I am in my early thirties. It’s a wondrous time, being over thirty. Forgive me for saying it this way, but when I reached thirty, I quickly developed an intolerance for bullshit.
My age suddenly became a stark reality. For the first time, I felt like a real adult, and realized how responsible I am for my remaining years on this earth.
Part of of this realization encompassed the area of friendships and relationships. I looked around and realized that I know a lot of people. I joke around with a lot of people and hang out with them at church and the like. I realized that less than a handful of those people actually knew me, and when I examined myself, I hardly knew them either. Not really.
When you are a child, you are shoved into school and soccer clubs and forced into circles of other kids that inevitably become your friends. In your twenties, a lot of those friendships fade away, and it’s a disheartening thing to go through. Suddenly you find yourself, thirty-something, feeling quite friendless.
And you think to yourself, “I’m a nice person. I’m funny and friendly and kind-hearted. Heck, I’m hilarious! What’s wrong with me?”
It was at this point in my life that I realized that as an adult, for example, I may be shoved into an open-plan office with other adults, but I (and all of them) have developed the ability to choose friends, and to choose where to invest time. I was still operating at school-kid level, trying to forge meaningful friendships with all my peers…
I realized: I can choose. And they can choose. A magical thing could happen where two weirdo’s who speak the same level of Language Weird could hit it off, and something truly special can be born. Alternatively, it could be a total hit and miss. But we choose when to invest more, and when to remain mere acquaintances.
I think of deep sea diving when I ponder the mystery of friendships…
Diver Joe jumps into the water, equipped with his wet suit and his oxygen… down he goes, enjoying the fish, enjoying the coral reefs, the way the waves sway him this way and that, making him feel weightless and joyful. He reaches an embankment on the ocean floor. Looking down, Diver Joe can see nothing but navy blackness, and a cold current nips at his wet suit. A grey fin appears and disappears back into the murky waters. He swiftly decides that this is not for him, and retreats back to the sun-splintered ripples of shallow waters.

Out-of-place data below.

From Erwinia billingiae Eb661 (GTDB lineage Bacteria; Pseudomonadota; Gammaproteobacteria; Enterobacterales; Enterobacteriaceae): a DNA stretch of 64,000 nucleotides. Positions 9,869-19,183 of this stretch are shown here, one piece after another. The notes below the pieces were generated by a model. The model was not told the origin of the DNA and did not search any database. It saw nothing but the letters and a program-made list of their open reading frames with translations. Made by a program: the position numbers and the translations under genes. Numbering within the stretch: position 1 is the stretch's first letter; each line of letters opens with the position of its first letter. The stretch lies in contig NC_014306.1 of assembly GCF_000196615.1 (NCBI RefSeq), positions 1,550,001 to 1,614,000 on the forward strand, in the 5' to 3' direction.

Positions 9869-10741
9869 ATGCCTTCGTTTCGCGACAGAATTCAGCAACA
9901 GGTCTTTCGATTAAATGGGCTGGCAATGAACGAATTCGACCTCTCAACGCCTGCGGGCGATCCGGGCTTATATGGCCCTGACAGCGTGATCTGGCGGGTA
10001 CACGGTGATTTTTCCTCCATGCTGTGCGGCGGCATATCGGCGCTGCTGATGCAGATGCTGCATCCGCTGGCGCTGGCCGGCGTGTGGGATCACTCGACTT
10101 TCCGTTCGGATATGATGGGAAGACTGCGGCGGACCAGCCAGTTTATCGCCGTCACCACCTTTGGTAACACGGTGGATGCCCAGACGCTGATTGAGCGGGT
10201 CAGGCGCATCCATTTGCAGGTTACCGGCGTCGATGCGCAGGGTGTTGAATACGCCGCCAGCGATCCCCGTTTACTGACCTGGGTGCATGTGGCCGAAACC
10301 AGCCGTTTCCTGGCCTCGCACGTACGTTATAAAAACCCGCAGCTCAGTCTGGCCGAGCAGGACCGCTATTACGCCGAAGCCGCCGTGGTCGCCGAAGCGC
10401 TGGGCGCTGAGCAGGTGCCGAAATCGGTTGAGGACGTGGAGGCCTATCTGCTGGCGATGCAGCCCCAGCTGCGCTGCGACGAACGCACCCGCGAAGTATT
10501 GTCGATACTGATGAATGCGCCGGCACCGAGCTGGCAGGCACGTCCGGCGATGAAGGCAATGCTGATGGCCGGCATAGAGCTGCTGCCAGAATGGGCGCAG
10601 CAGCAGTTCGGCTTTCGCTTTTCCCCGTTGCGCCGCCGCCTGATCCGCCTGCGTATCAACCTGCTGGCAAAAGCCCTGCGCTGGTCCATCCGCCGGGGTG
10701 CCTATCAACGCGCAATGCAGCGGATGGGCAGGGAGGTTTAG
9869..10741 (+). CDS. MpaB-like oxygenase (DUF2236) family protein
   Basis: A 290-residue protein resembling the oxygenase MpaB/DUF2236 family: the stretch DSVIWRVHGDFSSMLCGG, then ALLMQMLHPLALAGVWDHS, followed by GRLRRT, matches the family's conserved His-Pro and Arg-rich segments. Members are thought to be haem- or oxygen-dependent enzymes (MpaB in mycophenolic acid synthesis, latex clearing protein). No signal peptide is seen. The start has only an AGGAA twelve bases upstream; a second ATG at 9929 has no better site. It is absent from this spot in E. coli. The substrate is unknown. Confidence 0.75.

On the same day, Diver Mike hops into the water, and enjoys the same wondrous beauty of colourful sea-life and warm waters. Just like Diver Joe, he reaches the embankment overlooking the darkness, and feels the chilly waters below tease his exposed face, tugging gently at strands of hair. He looks back to the comfort of the shallow waters, contemplating return to safety… but instead leans forward and allows himself to sink into the cool depths of the ocean’s deep.
And it is here, in the darkest places, that he encounters some of planet earth’s most wondrous creations – rare, exciting, dangerous, glorious… Magnificence that would never be seen or experienced in those balmy, comfortable shallow waters.
Are we not all on this earth, deep-soul diving, trying to find the waters filled with unforgettable wonders, but all too often afraid of the dark, afraid of the unknown… ?Afraid of the “real” inside of each other? We want the magnificence, but aren’t willing to leave the comforts of warm, shallow waters.
We judge too quickly on the surface. I do it, too. Often, in fact. We also cast a net over our own depths, keeping others at bay, lest our inner wonders and predators scare them away. We use nets of sarcasm and humour, nets of hostility, nets of pretense. We don’t dare venture into the depths of others. We live in the warm shallows, and although it all sounds rather lovely… it can feel quite lonely.
This is typical of modern society, a social-media-driven community of happy selfies and pictures of cats.
As I wade through my thirties, intentionally choosing people that I invest in, I no longer have time for bullshit, for pretense, for stepford clubs. I give Real. I want Real. I offer Broken. Give me your Broken.
It’s not for everyone, mind you…. Some people aren’t ready for your Real. Others will trample on your Broken, as pigs do over pearls. But others still will tenderly cup your pain and ugliness and quirks in their open palms and watch with admiration as you form the delicate layers of healing around it all, until it shines with beauty and endurance…
That’s when deep-soul diving is very much worth it.